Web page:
The Exodus is not just a path that Moses walked, but each believer walks that path, too.

God called them out of Egypt to make the people of Israel into a great nation, not only in numbers but in power. He did not do this because they deserved it but because God promised it and God always keeps His promises.

Changing your address is not going to change your behavior until you take stock of your dead works. Passover is not just a recollection of ancient history but it is also present history and future history, too.

Your home address is wherever you are but are you at peace? Are you content in all situations? If so, you have entered God’s rest. Stop trying to find God, God will come to you. He sent His Son for you. He sent His peace and rest to us. He sent His promised land to you. It’s more than a change of address, it’s a change of covenant, change of heart. Do you know who you are as a child of God, an heir of God, an ambassador of the Kingdom of God?

How do we go from Egypt to the Promise land? Through the lamb!

Who sent the destroyer? God? Who sent the lamb? God. God is, in a sense, blocking His own wrath. The wrath of God came against the world but the death of Yeshua blocked it with His blood.

What is Passover all about? It’s not just a barbecue. We are remembering Israel’s national redemption, but also our personal redemption.

The death of the first-born was required to free the children of Israel from Egypt and the death of God’s First Born was required to free us from our Egypt.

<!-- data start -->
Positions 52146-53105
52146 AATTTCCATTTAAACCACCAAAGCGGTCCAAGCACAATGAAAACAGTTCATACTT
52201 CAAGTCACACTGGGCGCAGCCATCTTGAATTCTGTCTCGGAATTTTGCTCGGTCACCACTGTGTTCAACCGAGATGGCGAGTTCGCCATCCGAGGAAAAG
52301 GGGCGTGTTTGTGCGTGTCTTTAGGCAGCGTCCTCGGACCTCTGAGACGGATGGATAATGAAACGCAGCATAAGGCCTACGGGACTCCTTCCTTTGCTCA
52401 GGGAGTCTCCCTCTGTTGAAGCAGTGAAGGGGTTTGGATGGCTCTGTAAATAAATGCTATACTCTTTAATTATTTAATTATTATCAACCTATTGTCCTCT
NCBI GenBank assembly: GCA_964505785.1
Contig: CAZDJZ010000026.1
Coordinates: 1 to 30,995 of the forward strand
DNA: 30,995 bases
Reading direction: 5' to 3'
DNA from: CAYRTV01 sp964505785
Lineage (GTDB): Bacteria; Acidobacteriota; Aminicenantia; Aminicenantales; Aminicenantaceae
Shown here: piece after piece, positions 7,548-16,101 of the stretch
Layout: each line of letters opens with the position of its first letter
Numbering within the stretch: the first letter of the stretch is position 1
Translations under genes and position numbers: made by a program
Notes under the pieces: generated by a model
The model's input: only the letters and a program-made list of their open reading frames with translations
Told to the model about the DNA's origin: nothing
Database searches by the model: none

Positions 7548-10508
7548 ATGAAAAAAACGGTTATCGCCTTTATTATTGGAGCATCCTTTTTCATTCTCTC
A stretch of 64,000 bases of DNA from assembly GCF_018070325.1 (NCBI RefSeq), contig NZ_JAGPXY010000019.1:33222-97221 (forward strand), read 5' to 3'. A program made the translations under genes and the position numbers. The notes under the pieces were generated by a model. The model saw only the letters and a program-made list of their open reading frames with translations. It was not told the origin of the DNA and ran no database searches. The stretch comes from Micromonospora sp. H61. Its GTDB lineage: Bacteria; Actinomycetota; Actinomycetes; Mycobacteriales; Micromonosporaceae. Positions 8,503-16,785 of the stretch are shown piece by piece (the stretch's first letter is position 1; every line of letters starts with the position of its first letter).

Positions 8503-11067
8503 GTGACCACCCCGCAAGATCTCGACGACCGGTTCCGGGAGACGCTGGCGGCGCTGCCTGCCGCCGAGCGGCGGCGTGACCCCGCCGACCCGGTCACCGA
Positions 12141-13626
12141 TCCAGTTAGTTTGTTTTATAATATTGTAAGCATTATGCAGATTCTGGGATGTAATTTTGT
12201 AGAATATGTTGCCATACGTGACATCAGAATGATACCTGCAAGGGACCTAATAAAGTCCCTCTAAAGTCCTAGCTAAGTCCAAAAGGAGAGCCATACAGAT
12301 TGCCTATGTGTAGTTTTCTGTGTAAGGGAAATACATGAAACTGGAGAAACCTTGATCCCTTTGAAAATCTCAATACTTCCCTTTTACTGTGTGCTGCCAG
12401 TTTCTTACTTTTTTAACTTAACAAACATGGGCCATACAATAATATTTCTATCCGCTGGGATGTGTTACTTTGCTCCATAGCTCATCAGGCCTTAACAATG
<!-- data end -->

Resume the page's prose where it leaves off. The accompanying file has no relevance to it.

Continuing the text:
If you were to summarize Revelation in one sentence it’s this: There is a rescue mission in the midst of a military expedition.

Why does the symbol of yeast equate to sin? A clue is with Lot’s wife at Sodom (Gen. 19:15–26). What did she do? She looked back. She was lingering and the angels had to forcibly evacuate her. The yeast of Sodom had grown too much in her for too long.

We are called to not sugar coat our situation. The children of Israel were reminiscing about Egypt the “gold old days” with its leeks, onion, garlic and fish and conveniently forgetting the misery of oppression and servitude. If we refuse to see how bad our Egypt is, we won’t reach out for salvation from it. The old self is not that great either.

Your character changes when you realize where your true home is, when the old life is the old life and not the current life.

We need to understand where our home actually is. The journey of 1,000 steps starts with one, but it can be right here. We know where we are going but remember where we came from. We can be at rest, right here, right now.

Speaker: Jeff. Summary: Tammy.